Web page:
As coronavirus numbers in the United States are exponentially increasing, healthcare leaders are extremely concerned about how this will play out in the coming months. During the initial peak of the pandemic, many healthcare organizations had to reorganize and reprioritize services in order to provide support to those on the front-lines of the fight against the virus. However, with how quickly the virus spread, many healthcare workers were faced with massive shortages in personal protective equipment (PPE), ventilators, testing equipment, medications, and other general infrastructure to both protect themselves and support infected patients.
A widely cited Washington Post-Ipsos poll conducted in May indicated dire results: when healthcare workers were asked about mask shortages, the poll found that “Roughly 8 in 10 reported wearing one mask for an entire shift, and more than 7 in 10 had to wear the same mask more than once.” A more recent survey regarding how healthcare facilities are adjusting to PPE shortages indicated similarly shocking findings: “52% [of respondents] said they had to ask healthcare workers in certain hospital units to use the same disposable N95 respirator for a whole day, 71% who reported PPE at “limited” or “crisis” levels practiced extended respirator use or reuse, and 48% said they reprocessed respirators. Some healthcare workers used surgical or cloth masks over their respirators and stored them in a paper bag to preserve them for reuse.” Indeed, this supply chain crisis places a massive and unique burden on healthcare workers.
Boston, MA- April 13, 2020. Used N95 masks are collected at Massachusetts General Hospital. Hospital … [+]
Boston Globe via Getty Images
Thus, as more states continue to reopen and the coronavirus infection rate is quickly resurging, hospitals are ramping up their efforts to try and resolve this problem immediately. The urgency of this situation is also critical, as healthcare and public health officials have repeatedly warned of how a potential second wave of infections in the Fall may be worse than the initial, especially with the overlap of flu season. A recent finding by Premier Inc., a healthcare improvement firm with a network of more than 4,000 hospitals, reports that as healthcare systems and states nationwide are ramping up their purchasing and collection of PPE, providers are finding that certain key products have significant back-orders, likely indicating increased demand or decreased supply of these products. Some of these back-ordered items include N95 masks, isolation gowns, surgical gowns, testing kits, and exam gloves. Per an additional Premier report as of last week, a majority of hospitals surveyed indicated that they are equally focusing their efforts on stockpiling medications that will be essential to manage the upcoming surge of Covid-19 cases in the coming months. These include mainly sedatives, neuromuscular blockers, controlled substances, and medications used for intubation and life support emergencies.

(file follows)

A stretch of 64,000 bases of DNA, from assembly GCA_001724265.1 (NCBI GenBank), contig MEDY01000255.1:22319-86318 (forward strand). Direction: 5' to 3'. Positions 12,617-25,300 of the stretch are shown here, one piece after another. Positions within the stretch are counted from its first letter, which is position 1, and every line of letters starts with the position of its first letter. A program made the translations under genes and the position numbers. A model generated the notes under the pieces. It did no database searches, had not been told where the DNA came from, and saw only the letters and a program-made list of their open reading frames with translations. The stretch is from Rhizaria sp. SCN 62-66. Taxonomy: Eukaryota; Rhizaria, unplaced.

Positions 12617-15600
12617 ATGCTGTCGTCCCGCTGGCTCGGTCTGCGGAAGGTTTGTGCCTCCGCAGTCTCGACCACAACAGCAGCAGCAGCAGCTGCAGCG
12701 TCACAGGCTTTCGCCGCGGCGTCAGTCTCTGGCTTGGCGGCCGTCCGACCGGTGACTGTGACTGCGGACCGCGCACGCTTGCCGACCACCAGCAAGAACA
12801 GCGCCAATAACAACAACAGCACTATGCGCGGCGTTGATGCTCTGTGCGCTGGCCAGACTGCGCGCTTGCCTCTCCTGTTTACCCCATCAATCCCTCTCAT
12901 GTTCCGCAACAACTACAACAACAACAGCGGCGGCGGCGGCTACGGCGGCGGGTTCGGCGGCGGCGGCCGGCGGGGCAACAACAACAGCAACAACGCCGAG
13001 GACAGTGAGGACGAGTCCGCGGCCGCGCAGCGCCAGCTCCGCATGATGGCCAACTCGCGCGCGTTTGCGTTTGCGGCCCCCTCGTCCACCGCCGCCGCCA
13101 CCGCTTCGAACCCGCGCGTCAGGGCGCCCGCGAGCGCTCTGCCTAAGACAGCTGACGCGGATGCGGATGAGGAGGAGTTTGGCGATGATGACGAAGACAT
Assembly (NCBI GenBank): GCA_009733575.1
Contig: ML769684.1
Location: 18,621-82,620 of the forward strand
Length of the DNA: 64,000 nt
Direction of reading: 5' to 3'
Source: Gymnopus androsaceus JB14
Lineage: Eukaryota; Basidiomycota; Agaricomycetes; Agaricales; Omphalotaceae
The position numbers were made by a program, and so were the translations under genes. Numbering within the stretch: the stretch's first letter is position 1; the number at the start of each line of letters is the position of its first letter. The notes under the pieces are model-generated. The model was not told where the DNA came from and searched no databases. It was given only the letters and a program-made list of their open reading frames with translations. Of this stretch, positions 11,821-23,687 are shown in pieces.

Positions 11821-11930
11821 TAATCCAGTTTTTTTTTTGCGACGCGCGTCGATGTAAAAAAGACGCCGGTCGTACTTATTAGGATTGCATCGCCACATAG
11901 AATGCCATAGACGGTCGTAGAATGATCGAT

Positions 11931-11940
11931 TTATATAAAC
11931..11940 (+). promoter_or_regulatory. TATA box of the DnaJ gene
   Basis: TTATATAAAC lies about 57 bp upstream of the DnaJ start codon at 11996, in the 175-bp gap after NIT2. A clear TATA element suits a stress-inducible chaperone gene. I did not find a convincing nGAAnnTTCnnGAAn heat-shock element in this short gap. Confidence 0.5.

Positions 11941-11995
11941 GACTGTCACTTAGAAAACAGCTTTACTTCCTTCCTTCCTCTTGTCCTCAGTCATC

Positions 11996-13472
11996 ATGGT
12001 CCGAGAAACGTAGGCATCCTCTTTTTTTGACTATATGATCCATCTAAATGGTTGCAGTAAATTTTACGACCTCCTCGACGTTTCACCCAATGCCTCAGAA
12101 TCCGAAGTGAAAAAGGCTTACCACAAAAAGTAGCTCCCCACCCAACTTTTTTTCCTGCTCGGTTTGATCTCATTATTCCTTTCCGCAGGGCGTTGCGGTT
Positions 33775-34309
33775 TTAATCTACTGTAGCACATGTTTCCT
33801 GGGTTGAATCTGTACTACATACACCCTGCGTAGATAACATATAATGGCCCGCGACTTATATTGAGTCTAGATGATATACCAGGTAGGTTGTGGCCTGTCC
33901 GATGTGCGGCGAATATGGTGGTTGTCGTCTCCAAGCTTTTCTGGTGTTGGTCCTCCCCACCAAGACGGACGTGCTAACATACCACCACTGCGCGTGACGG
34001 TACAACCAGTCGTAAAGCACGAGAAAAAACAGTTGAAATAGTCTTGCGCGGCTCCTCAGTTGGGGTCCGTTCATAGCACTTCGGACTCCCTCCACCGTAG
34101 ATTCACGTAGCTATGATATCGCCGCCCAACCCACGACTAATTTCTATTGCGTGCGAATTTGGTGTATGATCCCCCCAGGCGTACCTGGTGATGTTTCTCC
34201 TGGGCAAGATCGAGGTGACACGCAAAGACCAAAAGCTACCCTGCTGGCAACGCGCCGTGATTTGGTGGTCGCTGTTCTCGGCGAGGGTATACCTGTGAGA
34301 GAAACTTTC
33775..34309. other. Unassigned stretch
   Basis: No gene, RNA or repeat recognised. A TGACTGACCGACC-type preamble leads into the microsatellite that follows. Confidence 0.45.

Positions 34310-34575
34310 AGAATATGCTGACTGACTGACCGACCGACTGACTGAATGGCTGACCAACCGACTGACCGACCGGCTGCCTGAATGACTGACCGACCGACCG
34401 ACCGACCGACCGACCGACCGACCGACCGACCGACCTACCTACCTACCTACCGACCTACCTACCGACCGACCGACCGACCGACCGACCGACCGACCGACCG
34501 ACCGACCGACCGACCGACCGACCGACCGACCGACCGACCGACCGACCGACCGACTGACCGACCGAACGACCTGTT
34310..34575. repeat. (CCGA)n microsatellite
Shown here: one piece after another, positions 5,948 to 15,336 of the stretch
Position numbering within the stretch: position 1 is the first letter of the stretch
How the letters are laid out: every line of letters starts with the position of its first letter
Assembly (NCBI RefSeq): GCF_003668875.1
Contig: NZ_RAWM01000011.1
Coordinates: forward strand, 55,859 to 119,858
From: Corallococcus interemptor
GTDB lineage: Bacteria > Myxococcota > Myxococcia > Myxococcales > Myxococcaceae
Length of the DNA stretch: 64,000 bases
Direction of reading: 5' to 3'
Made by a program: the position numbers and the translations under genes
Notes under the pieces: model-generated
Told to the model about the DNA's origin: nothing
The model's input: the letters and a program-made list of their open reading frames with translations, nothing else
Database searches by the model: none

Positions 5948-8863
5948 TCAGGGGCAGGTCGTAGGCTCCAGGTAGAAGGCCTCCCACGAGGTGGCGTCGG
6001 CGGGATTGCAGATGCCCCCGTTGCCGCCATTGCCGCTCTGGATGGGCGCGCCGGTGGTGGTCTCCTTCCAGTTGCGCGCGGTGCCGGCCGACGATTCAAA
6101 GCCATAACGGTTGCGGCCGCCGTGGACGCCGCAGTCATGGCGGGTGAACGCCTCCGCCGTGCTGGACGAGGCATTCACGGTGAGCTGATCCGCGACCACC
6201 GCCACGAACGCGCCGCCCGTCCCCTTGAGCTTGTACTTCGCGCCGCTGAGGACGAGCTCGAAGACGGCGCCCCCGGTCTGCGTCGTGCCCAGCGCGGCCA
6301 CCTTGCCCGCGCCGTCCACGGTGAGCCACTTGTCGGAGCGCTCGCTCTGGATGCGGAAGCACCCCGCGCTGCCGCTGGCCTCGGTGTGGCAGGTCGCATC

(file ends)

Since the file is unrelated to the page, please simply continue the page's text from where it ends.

On a more national scale, states are equally under pressure to ensure that their communities and healthcare systems are well supported in the case of possible future waves of the virus. Notably, two senators in California have introduced a bill to ensure that hospital systems, healthcare entities, and the California Department of Public Health maintain a 90-day supply of PPE. Given that California was one of the hardest hit states during the pandemic, and is currently undergoing a massive resurgence in infection numbers, the goal behind this bill is to ensure that healthcare systems are well equipped for the months ahead.
Mexico City, Mexico- May 21, 2020. A factory in Mexico City produces 40,000 N95 masks per day. … [+]
AFP via Getty Images
Indeed, the war against the pandemic is yet to be won, especially in the United States, where infection numbers are rapidly increasing. With potential problems in the PPE supply chain, the upcoming flu-season, and a viable vaccine yet to be finalized, healthcare systems and providers are bracing for a tough battle ahead.
The content of this article is not implied to be and should not be relied on or substituted for professional medical advice, diagnosis or treatment by any means, and is not written or intended as such. This content is for information purposes only. Consult with a trained medical professional for medical advice.